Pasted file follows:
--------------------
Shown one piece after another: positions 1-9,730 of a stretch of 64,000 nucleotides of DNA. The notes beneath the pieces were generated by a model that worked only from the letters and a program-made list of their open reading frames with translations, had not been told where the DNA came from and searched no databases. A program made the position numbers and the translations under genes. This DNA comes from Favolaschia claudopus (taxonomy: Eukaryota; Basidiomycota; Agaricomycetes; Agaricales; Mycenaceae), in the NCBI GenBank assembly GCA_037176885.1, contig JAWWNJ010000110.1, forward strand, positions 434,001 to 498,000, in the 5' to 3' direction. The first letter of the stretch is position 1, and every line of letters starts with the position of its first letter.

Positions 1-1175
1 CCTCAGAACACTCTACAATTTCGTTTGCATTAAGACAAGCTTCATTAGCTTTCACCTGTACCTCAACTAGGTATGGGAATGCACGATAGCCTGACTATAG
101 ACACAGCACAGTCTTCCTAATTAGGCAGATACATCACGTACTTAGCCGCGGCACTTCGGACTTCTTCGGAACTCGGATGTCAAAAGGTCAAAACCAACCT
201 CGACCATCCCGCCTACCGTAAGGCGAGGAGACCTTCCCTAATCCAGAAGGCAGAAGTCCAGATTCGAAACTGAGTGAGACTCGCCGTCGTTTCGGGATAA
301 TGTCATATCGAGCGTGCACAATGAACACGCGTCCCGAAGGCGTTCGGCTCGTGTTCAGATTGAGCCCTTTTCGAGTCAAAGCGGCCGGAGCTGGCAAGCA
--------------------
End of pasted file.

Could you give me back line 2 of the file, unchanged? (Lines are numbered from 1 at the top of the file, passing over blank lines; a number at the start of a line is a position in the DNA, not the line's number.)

Positions 1-1175